The night of the election I saw something I thought I'd never see. I was chilling out at the Showbox in downtown Seattle when CNN flashed across the screen that they were projecting Barack Obama as the next President of the United States.
The room literally exploded. I saw one girl jump two feet in the air from a standing position. A woman I'd been talking with came back from the bar where she'd been ordering some food. ``I just made out with about 12 people, four of them girls.'' Later on I discovered that hundreds of people were partying on Capitol Hill, an area filled with young people, liberals and gays. It wasn't that a black man had been elected that surprised me so much; it was the massive celebration for a politician. Aren't politicians somewhere between ax murderers and child rapists on the food chain. Usually people celebrate like this when a team in the city wins the World Series. Yes, I know this is Seattle but as more than one person pointed out to me, Seattle sports fans don't have this passion.
As revelers continued their reveling, I couldn't help but think back to Election Night four years earlier. I'd been writing a lot for the Real Change newspaper in Seattle and received two passes from the editor to go to the Democratic Party shindig at another hotel. Stacey, one of the RC interns was voting for the first time and was really into the election. She was driving everyone in the office crazy talking about it. ``Gee, why don't you take Stacey with you to the political party.''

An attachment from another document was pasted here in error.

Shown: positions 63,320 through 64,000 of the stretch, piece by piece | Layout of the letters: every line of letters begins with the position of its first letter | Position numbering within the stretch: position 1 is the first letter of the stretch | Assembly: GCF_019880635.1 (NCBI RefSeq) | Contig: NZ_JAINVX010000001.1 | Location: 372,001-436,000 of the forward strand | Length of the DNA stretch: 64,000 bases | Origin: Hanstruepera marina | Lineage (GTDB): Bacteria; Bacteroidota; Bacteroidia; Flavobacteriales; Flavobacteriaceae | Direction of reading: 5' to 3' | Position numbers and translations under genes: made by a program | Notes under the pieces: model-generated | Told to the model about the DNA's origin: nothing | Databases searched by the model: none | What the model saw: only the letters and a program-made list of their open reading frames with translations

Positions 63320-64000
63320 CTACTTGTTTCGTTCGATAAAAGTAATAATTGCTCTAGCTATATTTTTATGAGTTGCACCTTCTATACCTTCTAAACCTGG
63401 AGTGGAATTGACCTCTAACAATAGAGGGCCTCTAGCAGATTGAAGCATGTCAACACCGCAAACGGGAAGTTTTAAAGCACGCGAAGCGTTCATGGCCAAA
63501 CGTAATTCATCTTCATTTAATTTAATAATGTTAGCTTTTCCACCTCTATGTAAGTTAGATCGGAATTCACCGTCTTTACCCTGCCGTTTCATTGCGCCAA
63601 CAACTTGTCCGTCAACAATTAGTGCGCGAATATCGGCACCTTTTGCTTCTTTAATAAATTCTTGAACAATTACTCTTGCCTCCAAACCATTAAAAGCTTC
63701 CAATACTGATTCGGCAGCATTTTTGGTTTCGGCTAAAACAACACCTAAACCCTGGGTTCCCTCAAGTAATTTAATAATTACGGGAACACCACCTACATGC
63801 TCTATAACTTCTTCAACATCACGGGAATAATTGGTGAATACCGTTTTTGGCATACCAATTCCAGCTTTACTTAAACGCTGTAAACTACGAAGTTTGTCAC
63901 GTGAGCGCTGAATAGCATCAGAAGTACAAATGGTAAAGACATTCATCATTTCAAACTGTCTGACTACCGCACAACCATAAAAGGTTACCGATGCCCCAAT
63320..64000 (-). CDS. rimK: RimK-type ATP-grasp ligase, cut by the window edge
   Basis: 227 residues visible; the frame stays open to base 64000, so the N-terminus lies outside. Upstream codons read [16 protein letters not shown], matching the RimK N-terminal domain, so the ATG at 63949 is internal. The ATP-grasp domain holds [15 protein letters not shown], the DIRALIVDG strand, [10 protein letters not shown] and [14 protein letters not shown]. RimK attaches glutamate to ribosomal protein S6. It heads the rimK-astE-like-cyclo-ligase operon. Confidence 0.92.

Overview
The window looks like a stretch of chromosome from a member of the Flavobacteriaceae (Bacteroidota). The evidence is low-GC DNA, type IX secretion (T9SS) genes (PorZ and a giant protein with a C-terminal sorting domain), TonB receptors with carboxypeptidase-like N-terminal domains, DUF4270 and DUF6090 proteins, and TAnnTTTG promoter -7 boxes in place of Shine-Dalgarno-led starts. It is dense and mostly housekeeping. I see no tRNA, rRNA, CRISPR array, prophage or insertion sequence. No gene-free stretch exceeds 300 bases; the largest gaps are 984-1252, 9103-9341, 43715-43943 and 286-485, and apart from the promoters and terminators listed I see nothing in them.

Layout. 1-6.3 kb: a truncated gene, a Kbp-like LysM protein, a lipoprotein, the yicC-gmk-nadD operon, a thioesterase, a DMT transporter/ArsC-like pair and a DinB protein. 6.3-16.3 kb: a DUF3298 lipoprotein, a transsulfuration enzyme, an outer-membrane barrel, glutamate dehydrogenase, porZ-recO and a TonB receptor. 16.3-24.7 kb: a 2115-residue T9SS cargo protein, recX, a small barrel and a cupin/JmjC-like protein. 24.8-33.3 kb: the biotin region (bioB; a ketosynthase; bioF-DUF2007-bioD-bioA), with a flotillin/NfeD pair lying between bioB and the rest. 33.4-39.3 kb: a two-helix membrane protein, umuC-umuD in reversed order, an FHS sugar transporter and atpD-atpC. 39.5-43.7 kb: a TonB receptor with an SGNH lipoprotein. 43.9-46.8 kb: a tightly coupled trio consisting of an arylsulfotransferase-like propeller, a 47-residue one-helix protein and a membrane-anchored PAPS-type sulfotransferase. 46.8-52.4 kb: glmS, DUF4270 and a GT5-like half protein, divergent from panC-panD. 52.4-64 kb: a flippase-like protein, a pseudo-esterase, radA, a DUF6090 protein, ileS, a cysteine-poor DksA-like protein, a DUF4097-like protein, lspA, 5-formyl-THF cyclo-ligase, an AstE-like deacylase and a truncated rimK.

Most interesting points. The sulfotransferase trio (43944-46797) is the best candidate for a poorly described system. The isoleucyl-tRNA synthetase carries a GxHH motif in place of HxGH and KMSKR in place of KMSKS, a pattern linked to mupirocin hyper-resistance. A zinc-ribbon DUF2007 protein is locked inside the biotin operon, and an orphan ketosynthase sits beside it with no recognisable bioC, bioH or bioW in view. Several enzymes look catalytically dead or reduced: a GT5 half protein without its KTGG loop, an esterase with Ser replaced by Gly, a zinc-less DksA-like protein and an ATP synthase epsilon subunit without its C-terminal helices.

So off I headed, with my intern to Democratic headquarters (insert Bill Clinton joke hear). It was no joke to see Stacey (who people thought was my daughter) crying at the end of the night when George W. was re-elected.
Stacey's mood was even worse in the next couple of days. She attended Antioch College, a progressive school in Ohio. If students came from a state where John Kerry was expected to win - like Stacey who came from upstate New York - they were being encouraged by their teachers to vote in Ohio where a close race was expected. Stacey had been on the phone with friends and Antioch students were assigned to a polling place that had only a couple of old voting booths. The Ohio secretary of state WAS head of the Bush campaign. Some students waited eight hours or didn't vote at all. I was tempted to say to Stacey, ``welcome to the real world." But she felt bad enough without me being a smart-ass.
I got to thinking about Jimmy Breslin's book that week - How The Good Guys Finally Won about Richard Nixon's resignation. And how Bush's re-election showed good guys don't win anymore. It turned out that there were a lot of voter discrepencies in Ohio but Kerry didn't have the fight in him. Too bad for Stacey and her friends.
Maybe that's what people were celebrating that Tuesday night. I have a lot of cynicism about Obama - Nixon got us out of Viet Nam and into Cambodia, Obama will get us out of Iraq and into Afghanistan - but I like how he gives people hope. And as the title of the book says, for one night at least, it felt like the good guys finally won.